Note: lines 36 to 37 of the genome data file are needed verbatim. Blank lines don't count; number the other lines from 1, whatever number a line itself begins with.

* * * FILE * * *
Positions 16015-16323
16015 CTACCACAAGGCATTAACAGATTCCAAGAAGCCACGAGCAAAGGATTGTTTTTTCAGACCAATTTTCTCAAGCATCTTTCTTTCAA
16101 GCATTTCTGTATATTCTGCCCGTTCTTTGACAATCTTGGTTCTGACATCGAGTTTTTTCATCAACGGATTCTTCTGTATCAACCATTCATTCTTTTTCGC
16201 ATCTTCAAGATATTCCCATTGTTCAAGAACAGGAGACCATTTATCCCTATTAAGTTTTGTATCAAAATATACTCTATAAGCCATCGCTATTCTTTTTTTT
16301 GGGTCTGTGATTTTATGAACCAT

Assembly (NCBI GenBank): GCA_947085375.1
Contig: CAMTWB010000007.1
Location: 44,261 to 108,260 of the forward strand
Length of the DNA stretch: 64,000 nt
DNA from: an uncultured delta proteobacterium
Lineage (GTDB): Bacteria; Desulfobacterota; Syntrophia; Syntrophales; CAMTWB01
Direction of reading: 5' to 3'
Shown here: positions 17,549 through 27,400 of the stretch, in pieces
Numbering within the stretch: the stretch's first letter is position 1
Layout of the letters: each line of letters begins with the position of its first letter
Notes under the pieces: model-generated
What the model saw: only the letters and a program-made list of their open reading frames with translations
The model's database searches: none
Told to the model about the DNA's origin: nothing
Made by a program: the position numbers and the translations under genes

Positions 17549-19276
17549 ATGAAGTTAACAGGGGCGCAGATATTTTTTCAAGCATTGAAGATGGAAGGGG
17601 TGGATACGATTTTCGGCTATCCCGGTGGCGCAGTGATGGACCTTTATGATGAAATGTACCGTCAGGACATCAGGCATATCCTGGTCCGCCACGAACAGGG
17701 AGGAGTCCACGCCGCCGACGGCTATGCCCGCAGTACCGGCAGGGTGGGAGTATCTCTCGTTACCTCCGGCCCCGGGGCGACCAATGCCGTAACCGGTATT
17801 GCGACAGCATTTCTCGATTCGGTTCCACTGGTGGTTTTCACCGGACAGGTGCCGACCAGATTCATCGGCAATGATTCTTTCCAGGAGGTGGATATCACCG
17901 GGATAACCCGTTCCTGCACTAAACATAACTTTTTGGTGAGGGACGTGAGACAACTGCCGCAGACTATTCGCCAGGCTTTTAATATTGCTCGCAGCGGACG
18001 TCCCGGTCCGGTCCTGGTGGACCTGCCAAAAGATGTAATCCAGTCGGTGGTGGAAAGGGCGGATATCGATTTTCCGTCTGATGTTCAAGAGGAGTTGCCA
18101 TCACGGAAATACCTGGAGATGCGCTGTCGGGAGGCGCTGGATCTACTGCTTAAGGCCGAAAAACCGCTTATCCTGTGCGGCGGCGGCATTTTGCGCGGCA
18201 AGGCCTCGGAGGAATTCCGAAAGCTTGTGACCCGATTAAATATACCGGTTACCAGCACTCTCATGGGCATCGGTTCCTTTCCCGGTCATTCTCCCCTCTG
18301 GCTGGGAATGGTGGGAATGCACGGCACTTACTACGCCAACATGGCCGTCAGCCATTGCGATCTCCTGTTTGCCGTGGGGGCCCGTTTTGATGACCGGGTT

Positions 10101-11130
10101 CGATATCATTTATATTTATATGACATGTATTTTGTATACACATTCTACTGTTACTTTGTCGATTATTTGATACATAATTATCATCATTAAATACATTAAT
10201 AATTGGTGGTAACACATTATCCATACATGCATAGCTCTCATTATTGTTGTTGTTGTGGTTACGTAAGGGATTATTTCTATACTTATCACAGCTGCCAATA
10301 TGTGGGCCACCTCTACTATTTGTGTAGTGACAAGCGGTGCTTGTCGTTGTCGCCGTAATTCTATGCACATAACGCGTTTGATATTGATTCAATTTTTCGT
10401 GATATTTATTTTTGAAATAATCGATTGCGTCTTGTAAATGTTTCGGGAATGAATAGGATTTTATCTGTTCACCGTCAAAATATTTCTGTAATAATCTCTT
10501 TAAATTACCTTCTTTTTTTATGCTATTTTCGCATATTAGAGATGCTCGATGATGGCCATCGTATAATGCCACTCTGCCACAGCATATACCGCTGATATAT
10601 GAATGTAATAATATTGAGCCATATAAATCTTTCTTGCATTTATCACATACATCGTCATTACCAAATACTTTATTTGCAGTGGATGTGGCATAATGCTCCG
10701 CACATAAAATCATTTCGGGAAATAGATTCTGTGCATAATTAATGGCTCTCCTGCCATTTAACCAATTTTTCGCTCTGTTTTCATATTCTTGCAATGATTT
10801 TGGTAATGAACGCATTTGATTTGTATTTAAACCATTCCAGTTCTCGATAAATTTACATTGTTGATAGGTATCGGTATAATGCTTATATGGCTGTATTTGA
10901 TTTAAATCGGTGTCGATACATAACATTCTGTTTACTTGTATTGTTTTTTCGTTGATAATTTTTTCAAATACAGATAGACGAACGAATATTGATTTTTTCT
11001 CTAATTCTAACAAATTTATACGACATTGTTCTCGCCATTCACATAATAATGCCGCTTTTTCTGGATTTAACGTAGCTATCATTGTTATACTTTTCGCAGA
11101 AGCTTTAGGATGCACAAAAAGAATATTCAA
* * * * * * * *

10501 TAAATTACCTTCTTTTTTTATGCTATTTTCGCATATTAGAGATGCTCGATGATGGCCATCGTATAATGCCACTCTGCCACAGCATATACCGCTGATATAT
10601 GAATGTAATAATATTGAGCCATATAAATCTTTCTTGCATTTATCACATACATCGTCATTACCAAATACTTTATTTGCAGTGGATGTGGCATAATGCTCCG